Globetrotter extraordinaire Kim Jones finally made it to India in February, and said it surpassed all expectations — even though the show venue, a former greenhouse, matched the heat of the Indian desert in August. Yet apart from using the obligatory bright pink, the navy blue of that populous nation, Louis Vuitton’s men’s style director etched the theme lightly, winking to the hunting, military and sporting styles of maharajas mixed with “that modern Indian cool.”

The collection had a tangy, youthful allure, the straight-leg pants high and tight on the hips transmitting that same Seventies vibe favored by Nicolas Ghesquière, Vuitton’s new artistic director of women’s collections, who sat front-row.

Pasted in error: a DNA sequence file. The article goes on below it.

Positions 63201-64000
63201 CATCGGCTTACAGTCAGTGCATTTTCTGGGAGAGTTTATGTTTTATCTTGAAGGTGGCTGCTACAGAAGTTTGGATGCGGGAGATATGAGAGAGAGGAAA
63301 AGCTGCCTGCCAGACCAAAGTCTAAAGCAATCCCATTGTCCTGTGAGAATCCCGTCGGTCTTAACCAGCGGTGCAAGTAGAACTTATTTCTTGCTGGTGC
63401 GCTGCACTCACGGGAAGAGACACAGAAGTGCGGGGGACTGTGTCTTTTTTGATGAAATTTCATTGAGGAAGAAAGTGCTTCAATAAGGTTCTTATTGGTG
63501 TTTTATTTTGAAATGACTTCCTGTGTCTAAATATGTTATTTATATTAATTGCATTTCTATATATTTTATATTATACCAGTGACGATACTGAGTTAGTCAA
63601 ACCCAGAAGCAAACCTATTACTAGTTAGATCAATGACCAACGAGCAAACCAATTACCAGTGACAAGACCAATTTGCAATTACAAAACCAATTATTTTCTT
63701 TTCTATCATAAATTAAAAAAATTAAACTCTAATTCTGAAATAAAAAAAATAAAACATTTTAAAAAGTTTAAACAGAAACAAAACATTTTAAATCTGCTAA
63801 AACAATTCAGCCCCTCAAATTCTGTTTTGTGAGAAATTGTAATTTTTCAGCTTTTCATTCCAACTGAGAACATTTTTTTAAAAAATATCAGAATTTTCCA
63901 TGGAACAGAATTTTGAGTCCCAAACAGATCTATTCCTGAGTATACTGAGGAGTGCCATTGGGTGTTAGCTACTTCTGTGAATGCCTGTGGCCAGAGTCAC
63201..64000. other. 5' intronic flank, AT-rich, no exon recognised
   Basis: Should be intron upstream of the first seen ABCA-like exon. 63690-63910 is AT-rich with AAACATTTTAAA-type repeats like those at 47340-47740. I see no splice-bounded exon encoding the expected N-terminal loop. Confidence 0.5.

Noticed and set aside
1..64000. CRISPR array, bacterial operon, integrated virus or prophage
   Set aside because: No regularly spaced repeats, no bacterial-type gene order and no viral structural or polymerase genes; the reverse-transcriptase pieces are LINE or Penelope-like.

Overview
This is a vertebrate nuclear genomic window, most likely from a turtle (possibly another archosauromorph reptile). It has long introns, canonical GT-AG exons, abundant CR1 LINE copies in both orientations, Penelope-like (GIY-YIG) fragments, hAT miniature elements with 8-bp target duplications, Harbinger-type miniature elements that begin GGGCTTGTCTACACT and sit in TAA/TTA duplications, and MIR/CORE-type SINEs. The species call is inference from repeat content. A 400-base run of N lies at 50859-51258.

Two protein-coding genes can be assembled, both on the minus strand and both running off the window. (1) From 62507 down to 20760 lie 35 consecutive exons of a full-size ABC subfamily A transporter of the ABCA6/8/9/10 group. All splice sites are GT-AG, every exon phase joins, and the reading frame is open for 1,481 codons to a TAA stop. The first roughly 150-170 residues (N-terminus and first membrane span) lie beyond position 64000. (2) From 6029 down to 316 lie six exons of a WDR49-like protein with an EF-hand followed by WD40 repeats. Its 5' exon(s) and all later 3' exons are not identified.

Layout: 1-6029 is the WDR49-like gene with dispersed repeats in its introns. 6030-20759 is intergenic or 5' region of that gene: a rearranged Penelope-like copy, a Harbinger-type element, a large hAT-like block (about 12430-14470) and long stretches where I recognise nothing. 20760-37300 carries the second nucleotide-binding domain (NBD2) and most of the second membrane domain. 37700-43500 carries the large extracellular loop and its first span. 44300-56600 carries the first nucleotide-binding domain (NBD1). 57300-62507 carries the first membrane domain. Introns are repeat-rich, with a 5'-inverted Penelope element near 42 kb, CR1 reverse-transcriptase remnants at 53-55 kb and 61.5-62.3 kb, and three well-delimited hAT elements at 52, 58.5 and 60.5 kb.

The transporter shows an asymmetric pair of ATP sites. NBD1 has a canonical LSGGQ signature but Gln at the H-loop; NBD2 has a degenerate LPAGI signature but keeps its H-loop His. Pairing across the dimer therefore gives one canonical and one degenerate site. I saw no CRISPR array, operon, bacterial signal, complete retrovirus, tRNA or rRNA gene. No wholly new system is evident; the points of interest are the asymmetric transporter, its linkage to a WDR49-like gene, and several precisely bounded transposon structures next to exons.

The caramel trench that opened the show, in leather etched to resemble twill, exemplified Jones’ dialed-down, hyperluxurious approach. Ditto the gauzy polo shirts, their mottled patterns reminiscent of intricate Indian tie-dyes. “The richer the person, the closer together the lines are,” Jones explained during a preview. He added a Karakoram chevron, named after the spiky namesake mountain range, a motif used by Vuitton since the Twenties.

The collection exhaled luxury, from the shrunken aviator bombers and crocodile sneakers to the shearling-lined guitar case, an allusion to The Beatles’ 1968 visit to an ashram.

It was his Central Saint Martins professor, the late Louise Wilson, who had urged Jones to visit India, and he dedicated the show to her.

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